Academic journal article History In Africa

A Note on Self-Translation

Academic journal article History In Africa

A Note on Self-Translation

Article excerpt

I

Not so long ago this journal published an excellent overview of the issues related to the reliability of translations.1 But neither this, nor apparently any other study, considered the case of a text translated by its own author, hence a note on this topic may have some use. As I just finished translating of my own Le Rwanda ancien (Paris, 2001), I have been prompted to do so.2 The issues still are: how reliable is this sort of translation to the original? Is it really equivalent to the original?

Translations of modern works can be grouped in three categories according to the knowledge an author has about the language in which his or her work is being translated: the author does not know the language of the translation at all; the author knows that language well enough to check on the reliability of a translation; or the author knows that language to the point that he or she can translate the work himor herself. In the first case, even the author has no idea how faithful the translation is to the original. In the second case the overall reliability of the translation can be guaranteed by the author, but his or her limited knowledge of the language in question means that he or she may be unaware that some parts of the translation may not be faithful in the sense that readers might understand them in ways the author did not intend. Moreover, the great majority of translations by others will still strike native readers of the language into which it is translated as stilted because its rhetorical devices, and perhaps its syntax, do not wholly conform to the usual practice in that language. Indeed some passages may seem quaint or even especially striking merely because standard idioms or metaphors have been too literally translated. But surely self-translation should be completely reliable, especially when the translated text has been also copy-edited by a native speaker of the language in which it is translated?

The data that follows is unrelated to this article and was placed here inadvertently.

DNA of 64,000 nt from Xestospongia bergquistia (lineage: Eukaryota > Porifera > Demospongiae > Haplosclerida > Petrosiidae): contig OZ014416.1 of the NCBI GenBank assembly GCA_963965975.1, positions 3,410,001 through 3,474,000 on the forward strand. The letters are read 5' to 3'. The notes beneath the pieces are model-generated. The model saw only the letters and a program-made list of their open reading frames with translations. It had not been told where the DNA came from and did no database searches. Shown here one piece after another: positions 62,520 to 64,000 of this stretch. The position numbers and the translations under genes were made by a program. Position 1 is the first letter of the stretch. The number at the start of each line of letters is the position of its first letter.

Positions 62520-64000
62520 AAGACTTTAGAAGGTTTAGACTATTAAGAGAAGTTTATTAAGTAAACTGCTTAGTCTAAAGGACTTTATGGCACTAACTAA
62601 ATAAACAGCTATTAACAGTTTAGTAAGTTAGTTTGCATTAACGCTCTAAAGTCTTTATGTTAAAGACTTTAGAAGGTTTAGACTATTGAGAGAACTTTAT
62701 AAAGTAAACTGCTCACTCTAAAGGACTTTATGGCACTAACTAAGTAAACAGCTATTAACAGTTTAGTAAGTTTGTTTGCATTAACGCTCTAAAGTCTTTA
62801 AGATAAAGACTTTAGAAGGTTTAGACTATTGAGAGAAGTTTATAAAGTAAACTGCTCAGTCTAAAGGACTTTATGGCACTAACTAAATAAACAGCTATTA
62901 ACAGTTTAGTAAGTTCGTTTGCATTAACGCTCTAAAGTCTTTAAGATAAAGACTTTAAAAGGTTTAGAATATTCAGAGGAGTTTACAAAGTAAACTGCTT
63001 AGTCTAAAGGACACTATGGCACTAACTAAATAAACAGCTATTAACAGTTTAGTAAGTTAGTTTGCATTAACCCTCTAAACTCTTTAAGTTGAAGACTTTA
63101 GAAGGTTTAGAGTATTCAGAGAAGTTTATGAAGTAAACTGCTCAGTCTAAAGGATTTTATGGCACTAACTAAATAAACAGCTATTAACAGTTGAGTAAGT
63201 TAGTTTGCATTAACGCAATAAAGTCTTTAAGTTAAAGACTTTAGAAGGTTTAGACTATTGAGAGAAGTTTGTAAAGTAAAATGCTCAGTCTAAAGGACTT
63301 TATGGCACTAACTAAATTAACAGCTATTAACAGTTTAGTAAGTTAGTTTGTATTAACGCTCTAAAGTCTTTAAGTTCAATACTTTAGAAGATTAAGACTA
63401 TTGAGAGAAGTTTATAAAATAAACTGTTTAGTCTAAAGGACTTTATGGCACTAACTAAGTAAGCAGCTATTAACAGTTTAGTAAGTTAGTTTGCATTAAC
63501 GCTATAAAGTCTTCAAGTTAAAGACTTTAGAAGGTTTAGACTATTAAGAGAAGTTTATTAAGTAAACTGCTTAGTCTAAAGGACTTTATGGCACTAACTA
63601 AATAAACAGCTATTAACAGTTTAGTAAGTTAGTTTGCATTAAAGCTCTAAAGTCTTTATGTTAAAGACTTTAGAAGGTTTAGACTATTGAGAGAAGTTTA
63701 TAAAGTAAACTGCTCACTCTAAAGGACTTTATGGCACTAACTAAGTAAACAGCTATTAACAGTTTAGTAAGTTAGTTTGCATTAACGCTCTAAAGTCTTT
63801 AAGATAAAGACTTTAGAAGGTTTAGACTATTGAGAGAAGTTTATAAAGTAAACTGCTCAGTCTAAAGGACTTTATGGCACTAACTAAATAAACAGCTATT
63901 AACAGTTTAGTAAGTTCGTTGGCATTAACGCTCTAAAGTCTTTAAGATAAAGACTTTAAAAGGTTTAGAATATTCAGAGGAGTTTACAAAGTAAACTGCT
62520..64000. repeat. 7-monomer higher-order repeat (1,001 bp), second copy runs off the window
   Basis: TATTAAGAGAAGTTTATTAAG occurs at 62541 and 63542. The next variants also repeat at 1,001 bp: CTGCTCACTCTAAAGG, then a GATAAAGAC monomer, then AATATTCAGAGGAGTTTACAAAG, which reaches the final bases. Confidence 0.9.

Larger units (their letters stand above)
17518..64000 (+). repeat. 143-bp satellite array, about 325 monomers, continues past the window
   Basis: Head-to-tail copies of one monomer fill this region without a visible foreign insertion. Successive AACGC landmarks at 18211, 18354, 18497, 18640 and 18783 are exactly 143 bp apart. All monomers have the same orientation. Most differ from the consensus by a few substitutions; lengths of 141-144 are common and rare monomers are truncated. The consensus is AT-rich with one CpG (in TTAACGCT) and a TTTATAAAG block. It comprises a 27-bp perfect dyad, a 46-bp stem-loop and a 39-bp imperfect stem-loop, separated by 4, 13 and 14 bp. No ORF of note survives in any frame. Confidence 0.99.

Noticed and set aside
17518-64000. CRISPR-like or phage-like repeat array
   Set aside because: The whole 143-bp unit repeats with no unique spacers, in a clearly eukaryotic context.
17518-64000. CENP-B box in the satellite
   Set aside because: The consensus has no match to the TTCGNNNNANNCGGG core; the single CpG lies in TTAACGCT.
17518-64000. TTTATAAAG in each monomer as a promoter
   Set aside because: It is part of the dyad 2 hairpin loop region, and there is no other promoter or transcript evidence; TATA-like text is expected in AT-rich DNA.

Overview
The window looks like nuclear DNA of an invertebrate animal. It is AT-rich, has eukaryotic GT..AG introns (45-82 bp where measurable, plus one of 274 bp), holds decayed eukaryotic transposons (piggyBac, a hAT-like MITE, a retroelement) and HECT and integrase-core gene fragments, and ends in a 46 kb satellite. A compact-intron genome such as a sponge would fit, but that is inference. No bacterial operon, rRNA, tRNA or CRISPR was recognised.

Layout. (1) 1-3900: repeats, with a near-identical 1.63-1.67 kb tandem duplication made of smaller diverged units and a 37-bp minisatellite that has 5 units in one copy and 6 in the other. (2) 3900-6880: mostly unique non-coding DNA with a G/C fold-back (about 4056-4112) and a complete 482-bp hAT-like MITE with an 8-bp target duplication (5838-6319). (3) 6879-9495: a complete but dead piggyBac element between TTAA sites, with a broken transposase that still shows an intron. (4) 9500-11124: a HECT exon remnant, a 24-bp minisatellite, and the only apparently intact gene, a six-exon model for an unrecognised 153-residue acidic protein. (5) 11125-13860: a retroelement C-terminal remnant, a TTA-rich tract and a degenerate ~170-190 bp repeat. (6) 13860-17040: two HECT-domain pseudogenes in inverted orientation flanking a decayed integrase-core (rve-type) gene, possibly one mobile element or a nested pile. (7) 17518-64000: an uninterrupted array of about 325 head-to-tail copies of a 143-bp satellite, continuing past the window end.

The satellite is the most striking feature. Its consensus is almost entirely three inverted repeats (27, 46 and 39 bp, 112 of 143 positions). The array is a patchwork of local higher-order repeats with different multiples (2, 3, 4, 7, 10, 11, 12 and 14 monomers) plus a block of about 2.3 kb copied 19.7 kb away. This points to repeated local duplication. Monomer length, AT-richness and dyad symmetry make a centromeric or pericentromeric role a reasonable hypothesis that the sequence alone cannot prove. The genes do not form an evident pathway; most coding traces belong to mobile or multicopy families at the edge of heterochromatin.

After all self-translation has the advantage over all others that the translator knows precisely what he or she intended to say as author, and is just as informed about the topics discussed as the author. Should that not offset the drawback that such translations usually are in breach of the general rule which states that translations should be created by a native speaker of the language into which the text is translated? The very fact that the author is competent enough in to write a translation acceptable to native speakers should be reassuring. Even so, I will argue that, while self-translations can be equivalent to the original, they can never be "the same thing" as the, original.

II

Le Rwanda ancien was not translated word by word, but sentence by sentence and paragraph by paragraph, although in a few cases long periods, which are more common in written French than in English, have been divided into several sentences. In order to keep the translation as equivalent as possible to the original I decided, except for the correction of typographical errors, not to alter the text at all even in order to bring it up to date by inserting additional information (text, footnotes, bibliography, or arguments). In the end though I could not resist introducing a slight chronological correction based on new data for the years 1876-85, and mentioned this in a paragraph about the translation which was added to the preface. Overall, few major quandaries arose in the translation of single words and practically none in the transposition of French into English syntax. The main difficulties occurred in the treatment of idioms and images, rhetorical devices or other issues of style, and the treatment of allusions. We discuss these points in succession.

As is well known, French and English share the form of many words whose meanings are not identical. Routine issues are the avoidance of using false friends such as "mouton" (the animal) and "mutton" (its meat only), and the primacy of the context in deciding what the exact meaning is. …

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